Build your own FCC Part 15 compliant 100 mW Motorola C-Quam AM Stereo transmitter. This is Sean Cuthbert's latest PLL version with pushbutton digital tuning (previous versions had DIP switches or analog tuning):
There will be a few members excited about this kit. It will fill a void where, from what I having been reading, no 100mW AM stareo transmitter has been available.
Looking forward to hearing about experience with this.
I am very tempted to snag that unit and see what is all about. AM stereo is a goal of mine here at the Jacksboro Radio Network. Alas, I do have many goals.
Someone with some time to build a kit and a few extra bucks, needs to bring this unit into the fold with a report!
Working on getting our small town of <4000 local programming.
Like to see how this does. Does it cover the whole band or only part like the old digital C-Quam AM Stereo one did?
Progressive Rock (Album Rock, Deep Tracks), Classic Rock
More Power for Hobby Broadcasters
Great! I've been seeing transmitters that look like this for a few years, same cases and knobs, with the perf board experimenter's board being used. They should consider getting fibre boards made, it's pretty cheap to do that these days, and much easier for the builder!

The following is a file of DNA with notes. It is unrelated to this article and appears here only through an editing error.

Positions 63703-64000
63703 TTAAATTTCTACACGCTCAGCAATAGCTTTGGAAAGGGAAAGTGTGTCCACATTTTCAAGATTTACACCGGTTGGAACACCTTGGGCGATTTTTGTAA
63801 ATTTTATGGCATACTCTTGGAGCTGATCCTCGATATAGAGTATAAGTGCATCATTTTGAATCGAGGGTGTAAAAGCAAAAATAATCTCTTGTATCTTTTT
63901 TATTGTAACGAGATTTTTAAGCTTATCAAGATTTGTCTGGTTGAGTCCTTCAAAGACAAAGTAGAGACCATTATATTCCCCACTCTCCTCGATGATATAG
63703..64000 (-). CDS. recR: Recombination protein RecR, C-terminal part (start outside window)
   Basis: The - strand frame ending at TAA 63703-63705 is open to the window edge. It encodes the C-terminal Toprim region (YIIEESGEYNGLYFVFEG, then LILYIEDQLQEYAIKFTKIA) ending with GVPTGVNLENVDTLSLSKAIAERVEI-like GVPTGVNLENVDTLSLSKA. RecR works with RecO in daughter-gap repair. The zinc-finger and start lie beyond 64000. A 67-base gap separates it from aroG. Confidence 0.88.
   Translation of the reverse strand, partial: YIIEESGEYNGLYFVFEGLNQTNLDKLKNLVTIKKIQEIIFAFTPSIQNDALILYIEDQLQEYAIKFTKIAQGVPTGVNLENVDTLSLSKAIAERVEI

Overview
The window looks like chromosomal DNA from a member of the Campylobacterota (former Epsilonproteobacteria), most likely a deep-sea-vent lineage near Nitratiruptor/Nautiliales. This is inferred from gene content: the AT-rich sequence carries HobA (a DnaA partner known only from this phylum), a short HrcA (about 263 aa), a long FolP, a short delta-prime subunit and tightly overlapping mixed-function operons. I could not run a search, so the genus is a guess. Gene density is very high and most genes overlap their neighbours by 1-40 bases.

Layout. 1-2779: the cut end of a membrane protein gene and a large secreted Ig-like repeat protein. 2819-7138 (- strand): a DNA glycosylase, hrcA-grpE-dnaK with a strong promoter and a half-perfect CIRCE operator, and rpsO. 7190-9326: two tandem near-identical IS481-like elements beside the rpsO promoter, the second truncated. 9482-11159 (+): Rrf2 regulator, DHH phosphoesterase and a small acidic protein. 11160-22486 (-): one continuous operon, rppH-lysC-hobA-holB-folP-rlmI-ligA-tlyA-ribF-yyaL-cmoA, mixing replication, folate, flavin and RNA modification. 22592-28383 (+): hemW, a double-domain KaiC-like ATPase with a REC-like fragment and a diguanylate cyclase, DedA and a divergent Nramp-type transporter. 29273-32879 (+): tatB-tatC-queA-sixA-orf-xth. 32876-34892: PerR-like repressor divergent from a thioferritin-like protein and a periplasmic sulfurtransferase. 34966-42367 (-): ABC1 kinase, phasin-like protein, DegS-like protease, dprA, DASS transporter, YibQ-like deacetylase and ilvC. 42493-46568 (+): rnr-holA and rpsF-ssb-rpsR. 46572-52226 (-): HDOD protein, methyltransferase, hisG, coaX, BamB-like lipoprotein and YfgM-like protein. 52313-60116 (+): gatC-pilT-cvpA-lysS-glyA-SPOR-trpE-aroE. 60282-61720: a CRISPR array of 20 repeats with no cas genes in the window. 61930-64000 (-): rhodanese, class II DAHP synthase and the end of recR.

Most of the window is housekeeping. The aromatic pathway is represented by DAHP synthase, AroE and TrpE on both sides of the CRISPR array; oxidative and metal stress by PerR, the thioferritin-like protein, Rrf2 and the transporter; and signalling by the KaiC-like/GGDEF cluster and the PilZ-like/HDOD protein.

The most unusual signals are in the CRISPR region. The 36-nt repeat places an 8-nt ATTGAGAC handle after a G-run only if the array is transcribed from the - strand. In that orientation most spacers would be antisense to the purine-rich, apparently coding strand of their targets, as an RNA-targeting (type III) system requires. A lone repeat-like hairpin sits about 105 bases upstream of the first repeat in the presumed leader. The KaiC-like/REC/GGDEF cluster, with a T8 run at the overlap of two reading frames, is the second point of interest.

It came out a few years ago, and I saw the video that shows the evolution of the circuit on the guy's bench, to the final product. The first transmitters came from outside of the US, but now they've been coming from the West coast for the past year.
I notice his synthesizer is an older chip, the big chip by Motorola. I guess he has a reason for using it, but I didn't know those were still being produced.
I've wanted to experiment with AM stereo too, and I've tried to find a schematic for a real working unit to get started, but haven't been able to find anything solid state or IC based, just one done with tubes by a clever technician!
Where are circuit diagrams for transmitters like the old Alfredo Lite and others that have come out since then? Circuit diagrams for everything seem to be posted, and there are schematics for so many AM transmitters, but why not AM stereo ones?
Looks good and a whole lot less $$$ than others. $129 and a whole lot of bang for the buck.
Not good for me here in Canada as it is not certified, just "meets" rules...not good here. I asked Industry Canada(IC) about this and got in writing that if it doesn't have an IC label and number it has to be tested by a IC approved test facility. You can be told you can't use it even if you are obeying all ground and antenna rules and power limits. Same with FM. Wonder how this would stand up against others like the Procaster?